Posted on | August 23, 2008 | No Comments
When I moved into my house way back in 1982, apart from the large amount of borage, brambles and couch grass, there were several old clumps of the common Male fern Dryopteris filix-mas and some of those ancient clumps are still in the garden today.
Along with bracken this is the commonest British fern, found in most wooded areas in Norfolk. This delightful and tough native fern forms a large clump of lance-shaped, mid-green fronds to a height of 1–1.2m (3–4ft) by 1m (3.3in) with green midribs. Another native fern often found in our gardens and one of my favourites is the Hart’s Tongue Fern Asplenium scolopendrium.
This enchanting fern has short creeping rhizomes and grows to a height of 45-70cm (18- 28in) with irregular shuttlecock-like crowns of strap-like leathery, glossy, bright green fronds, often with wavy margins on short stems. There are several other forms worth trying like ‘Crispum’ with more wavy edges to the frond and ‘Cristatum’ another superb fern, with much more divided fronds, each ending in a spreading crest.
Blechnum chilense from Chile and Argentina is a very exotic looking, architectural evergreen fern with magnificent thick, leathery, dark green fronds. It also has creeping rhizomes, which can sometimes become erect and trunk-like with age; growing to a height 90-150cm (36-60in) though much less in dry situations. The Chain ferns, Woodwardia species are very dramatic ferns for the garden.
The European chain fern Woodwardia radicans from South West Europe, Madeira and the Canaries is a spectacular fern that can reach 1.8m (6ft) by 3m (10ft) or more in favourable conditions, with arching broadly lance-shaped, mid-to-dark green fronds up to 2m (6ft) long, with conspicuous bulbils/plantlets on the frond tips which readily root when they touch the ground, hence the common name Chain fern.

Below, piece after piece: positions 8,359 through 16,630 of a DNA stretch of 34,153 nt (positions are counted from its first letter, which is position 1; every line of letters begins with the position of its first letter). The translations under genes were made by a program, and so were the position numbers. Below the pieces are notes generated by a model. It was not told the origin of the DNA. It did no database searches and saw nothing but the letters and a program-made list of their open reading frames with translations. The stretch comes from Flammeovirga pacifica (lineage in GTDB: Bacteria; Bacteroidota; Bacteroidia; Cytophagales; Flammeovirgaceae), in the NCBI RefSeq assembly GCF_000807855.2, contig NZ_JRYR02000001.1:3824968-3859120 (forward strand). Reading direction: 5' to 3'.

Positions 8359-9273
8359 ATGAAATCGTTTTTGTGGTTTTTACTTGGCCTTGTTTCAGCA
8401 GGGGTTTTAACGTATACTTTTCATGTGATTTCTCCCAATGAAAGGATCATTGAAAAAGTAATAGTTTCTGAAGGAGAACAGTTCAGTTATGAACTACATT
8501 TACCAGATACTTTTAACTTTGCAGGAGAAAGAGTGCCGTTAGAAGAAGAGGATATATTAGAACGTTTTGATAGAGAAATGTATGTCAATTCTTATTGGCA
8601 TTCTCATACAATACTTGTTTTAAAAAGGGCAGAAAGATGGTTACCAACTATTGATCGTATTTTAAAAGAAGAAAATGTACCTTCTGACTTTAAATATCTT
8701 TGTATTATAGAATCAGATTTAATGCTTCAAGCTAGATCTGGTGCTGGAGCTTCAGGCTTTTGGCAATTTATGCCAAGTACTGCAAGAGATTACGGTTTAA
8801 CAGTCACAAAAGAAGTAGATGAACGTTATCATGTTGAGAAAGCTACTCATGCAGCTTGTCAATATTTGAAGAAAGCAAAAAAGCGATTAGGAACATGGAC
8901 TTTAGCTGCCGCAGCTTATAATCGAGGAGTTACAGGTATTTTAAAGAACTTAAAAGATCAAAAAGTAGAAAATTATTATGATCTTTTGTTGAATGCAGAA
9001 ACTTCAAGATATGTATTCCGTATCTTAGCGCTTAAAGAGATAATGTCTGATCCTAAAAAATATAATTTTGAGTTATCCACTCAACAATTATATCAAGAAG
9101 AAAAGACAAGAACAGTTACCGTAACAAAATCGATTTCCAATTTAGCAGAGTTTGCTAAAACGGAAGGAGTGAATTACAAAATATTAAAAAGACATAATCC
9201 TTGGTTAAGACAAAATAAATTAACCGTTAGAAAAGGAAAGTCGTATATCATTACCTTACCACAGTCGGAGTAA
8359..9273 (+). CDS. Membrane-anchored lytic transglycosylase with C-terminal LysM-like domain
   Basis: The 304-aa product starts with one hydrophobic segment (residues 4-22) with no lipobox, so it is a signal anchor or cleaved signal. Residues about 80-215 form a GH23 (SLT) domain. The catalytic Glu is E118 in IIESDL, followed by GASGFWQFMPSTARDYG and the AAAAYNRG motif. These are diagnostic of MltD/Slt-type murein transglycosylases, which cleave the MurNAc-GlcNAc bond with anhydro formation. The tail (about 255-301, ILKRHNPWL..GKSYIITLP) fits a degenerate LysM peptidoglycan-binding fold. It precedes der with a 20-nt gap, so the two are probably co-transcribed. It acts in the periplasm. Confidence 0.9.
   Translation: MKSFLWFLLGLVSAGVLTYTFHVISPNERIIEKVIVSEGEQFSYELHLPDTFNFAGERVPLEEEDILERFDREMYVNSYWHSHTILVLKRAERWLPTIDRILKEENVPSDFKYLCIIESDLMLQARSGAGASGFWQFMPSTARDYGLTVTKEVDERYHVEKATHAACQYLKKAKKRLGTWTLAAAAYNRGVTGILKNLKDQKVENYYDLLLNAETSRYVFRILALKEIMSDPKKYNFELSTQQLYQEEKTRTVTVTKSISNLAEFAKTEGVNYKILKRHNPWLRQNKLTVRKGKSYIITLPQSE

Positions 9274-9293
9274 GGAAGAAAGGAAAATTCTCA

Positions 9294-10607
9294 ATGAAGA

Although considered only hardy down to about 23°F (–5°C) I have been growing it above a waterfall at the Exotic Garden for many years with only light damage to the fronds in a cold winter. It gives a very tropical feel to the garden, especially when well established, forming mounding colonies with time. On a more diminutive scale are the Anthurium’s in a large genus of about 180 species of widely variable, deciduous, terrestrial ferns found in temperate to tropical regions around the world.
Athyrium niponicum from Eastern Asia grows to a height of 30- 35cm (12–14in) by 50-60cm (20–24in) with short, creeping reddish-brown rhizomes and lanceshaped, arching, silvery grey-green to midgreen, fronds with red-purple midribs and yellowish coloured stems. The form var. pictum (Japanese painted fern) is a truly stunning fern and one of the showiest for the exotic garden, electrifying shady areas, having fronds in a soft shade of metallic silver-grey with hints of red and blue, while var. pictum ‘Ursula’s Red,’ has superb red-pink and silver fronds developing a blackish-red central stripe as they mature.
Unfortunately I can only mention a very small number of this amazing family of prehistoric plants here, but if you would like to find out more about ferns there are many excellent books available at your local bookshop so you can create your own fernery in every shade of green going.